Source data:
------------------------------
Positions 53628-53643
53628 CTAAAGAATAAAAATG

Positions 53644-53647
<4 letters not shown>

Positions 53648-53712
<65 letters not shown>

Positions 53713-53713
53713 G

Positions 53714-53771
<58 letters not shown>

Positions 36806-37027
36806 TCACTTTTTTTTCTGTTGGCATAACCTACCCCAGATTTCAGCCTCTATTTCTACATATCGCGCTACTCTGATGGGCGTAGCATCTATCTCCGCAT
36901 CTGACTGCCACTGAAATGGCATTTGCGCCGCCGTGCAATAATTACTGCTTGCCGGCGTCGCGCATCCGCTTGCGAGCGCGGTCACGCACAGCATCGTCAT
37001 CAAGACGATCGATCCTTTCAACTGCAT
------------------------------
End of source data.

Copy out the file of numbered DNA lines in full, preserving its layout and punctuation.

Positions 53628-53643
53628 CTAAAGAATAAAAATG

Positions 53644-53647
<4 letters not shown>

Positions 53648-53712
<65 letters not shown>

Positions 53713-53713
53713 G

Positions 53714-53771
<58 letters not shown>

Positions 36806-37027
36806 TCACTTTTTTTTCTGTTGGCATAACCTACCCCAGATTTCAGCCTCTATTTCTACATATCGCGCTACTCTGATGGGCGTAGCATCTATCTCCGCAT
36901 CTGACTGCCACTGAAATGGCATTTGCGCCGCCGTGCAATAATTACTGCTTGCCGGCGTCGCGCATCCGCTTGCGAGCGCGGTCACGCACAGCATCGTCAT
37001 CAAGACGATCGATCCTTTCAACTGCAT